Cardinal Pell loses his appeal against conviction for child abuse

Cardinal George Pell has lost his appeal against his conviction for five charges of child abuse in 1990. In this guest post, Neil Addison, a criminal barrister and a former Senior Crown Prosecutor, discusses the case.

In George Pell v The Queen [2019] VSCA 186, by a majority of 2-1, Cardinal George Pell lost his appeal against his conviction for five charges of child abuse in 1990. There is a summary of the decision here.

The Appeal Court in Melbourne spent eleven weeks deciding whether or not the jury in the trial made the wrong decision. As was made clear in their judgment, Appeal Courts don’t like to substitute their views for that of a jury and would only do so if they were satisfied that the evidence was so weak that the jury’s verdict was completely unreasonable. Ultimately, the majority decided that there was sufficient evidence for the jury to decide that Cardinal Pell was guilty. Interestingly, the judge who was in favour of Cardinal Pell, Justice Mark Weinberg, is a former DPP of Victoria and the most experienced criminal lawyer on the Court

As Chief Justice Anne Ferguson put it, the question was whether it was “reasonably open to the jury” to bring in a verdict of Guilty. Two of the Judges accepted that the complainant in the case came over as a believable witness, whilst one judge considered the complainant’s account to be “implausible and unconvincing”. The judges accepted that evidence from the witnesses who worked in the Cathedral showed that Cardinal Pell followed a predictable routine after Mass, which the defence argued meant that he could not have committed the assaults in the way alleged, and they accepted that the nature of religious ritual demanded consistency. However, the majority then rejected that evidence on the basis that the predictable nature of Mass meant that the witnesses could not really remember the details of a specific Mass 29 years earlier.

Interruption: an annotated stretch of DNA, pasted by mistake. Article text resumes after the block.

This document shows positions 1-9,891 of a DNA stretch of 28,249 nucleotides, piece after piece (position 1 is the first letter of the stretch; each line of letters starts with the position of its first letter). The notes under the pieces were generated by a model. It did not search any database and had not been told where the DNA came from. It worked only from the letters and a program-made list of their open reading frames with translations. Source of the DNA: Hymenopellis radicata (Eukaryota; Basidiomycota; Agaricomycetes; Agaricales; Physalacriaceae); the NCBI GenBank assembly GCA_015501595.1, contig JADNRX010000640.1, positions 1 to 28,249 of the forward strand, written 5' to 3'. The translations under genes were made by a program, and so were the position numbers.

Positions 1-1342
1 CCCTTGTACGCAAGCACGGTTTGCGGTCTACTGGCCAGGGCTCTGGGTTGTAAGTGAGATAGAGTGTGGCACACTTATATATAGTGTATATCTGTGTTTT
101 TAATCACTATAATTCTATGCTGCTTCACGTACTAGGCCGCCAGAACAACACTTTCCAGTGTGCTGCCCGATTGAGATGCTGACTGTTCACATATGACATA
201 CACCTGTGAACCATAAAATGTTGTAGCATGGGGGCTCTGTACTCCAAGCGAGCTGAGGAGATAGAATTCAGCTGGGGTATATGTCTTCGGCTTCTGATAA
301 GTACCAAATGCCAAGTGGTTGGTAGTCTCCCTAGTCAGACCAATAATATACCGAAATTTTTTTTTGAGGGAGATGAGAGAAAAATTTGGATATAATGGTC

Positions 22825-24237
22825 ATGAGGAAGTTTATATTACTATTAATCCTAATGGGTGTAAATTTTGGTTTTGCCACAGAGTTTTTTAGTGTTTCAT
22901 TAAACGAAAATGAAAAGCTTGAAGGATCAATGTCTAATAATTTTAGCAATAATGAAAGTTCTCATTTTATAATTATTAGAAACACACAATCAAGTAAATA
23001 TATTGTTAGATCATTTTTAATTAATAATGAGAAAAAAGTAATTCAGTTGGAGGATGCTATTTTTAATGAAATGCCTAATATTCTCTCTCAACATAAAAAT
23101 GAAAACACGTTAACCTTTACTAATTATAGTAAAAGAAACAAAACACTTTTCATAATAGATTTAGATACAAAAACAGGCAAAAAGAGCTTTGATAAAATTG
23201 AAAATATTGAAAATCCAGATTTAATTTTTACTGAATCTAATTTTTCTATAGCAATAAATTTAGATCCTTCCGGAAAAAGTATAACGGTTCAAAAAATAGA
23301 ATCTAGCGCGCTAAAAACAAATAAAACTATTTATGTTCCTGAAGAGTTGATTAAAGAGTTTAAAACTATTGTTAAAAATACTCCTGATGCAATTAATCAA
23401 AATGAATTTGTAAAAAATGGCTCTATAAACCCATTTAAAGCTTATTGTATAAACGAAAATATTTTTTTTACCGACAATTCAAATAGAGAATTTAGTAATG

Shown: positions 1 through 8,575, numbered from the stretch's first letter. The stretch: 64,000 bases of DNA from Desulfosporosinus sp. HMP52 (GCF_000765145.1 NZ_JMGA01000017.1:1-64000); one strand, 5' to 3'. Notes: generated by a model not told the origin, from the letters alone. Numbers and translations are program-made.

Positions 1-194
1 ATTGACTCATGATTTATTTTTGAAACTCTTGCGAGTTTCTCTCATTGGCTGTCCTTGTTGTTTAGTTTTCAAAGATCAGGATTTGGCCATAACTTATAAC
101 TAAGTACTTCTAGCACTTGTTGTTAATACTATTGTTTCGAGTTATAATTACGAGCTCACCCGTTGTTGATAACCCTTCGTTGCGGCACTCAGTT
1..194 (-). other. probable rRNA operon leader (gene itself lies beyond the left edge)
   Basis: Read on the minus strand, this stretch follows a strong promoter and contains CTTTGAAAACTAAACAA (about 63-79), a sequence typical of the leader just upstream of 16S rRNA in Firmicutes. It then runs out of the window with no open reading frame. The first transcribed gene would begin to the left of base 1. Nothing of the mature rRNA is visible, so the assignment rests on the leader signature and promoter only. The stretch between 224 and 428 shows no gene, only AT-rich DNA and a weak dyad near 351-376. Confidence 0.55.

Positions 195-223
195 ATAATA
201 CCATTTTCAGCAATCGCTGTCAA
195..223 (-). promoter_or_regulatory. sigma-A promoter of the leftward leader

The majority also rejected the defence suggestion that the nature of the vestments that Cardinal Pell wore at Mass meant that the assaults were physically impossible. Having seen and examined the vestments, they held that the assaults as alleged were physically possible.

So is this the end of the legal road for Cardinal Pell? – probably yes. He can lodge an appeal with the High Court of Australia, but that Court usually only deals with cases where there are questions of law which are constitutional or which have wide-ranging implications – and the Pell case really revolves around its own very specific facts. That said, the fact that the judgment of the Court of Appeal was not unanimous may make the judges in the High Court interested in looking at the facts themselves – but it’s very much of a long shot.

[NB All criminal prosecutions in Australia, England & Wales and Canada are brought in the name of the Queen, expressed as ‘Regina v ?’ However, Queen Elizabeth herself is not personally involved.]

Neil Addison

Cite this article as: Neil Addison, “Cardinal Pell loses his appeal against conviction for child abuse” in Law & Religion UK, 21 August 2019,

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